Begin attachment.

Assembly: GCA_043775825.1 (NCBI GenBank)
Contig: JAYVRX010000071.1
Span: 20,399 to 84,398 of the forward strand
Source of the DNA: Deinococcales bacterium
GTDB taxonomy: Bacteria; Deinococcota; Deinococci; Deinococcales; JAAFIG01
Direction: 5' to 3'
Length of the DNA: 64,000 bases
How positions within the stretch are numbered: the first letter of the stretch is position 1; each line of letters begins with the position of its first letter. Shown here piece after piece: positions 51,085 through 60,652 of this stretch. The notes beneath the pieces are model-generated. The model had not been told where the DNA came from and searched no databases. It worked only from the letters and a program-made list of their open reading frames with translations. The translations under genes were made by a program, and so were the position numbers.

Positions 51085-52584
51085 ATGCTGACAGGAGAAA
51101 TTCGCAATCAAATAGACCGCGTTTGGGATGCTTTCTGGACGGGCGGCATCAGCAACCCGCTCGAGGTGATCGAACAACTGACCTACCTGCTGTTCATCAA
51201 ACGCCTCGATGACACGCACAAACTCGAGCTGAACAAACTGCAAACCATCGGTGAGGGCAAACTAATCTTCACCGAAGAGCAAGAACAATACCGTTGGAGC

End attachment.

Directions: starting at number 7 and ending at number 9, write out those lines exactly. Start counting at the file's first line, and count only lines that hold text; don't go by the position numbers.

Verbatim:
Length of the DNA: 64,000 bases
How positions within the stretch are numbered: the first letter of the stretch is position 1; each line of letters begins with the position of its first letter. Shown here piece after piece: positions 51,085 through 60,652 of this stretch. The notes beneath the pieces are model-generated. The model had not been told where the DNA came from and searched no databases. It worked only from the letters and a program-made list of their open reading frames with translations. The translations under genes were made by a program, and so were the position numbers.

Positions 51085-52584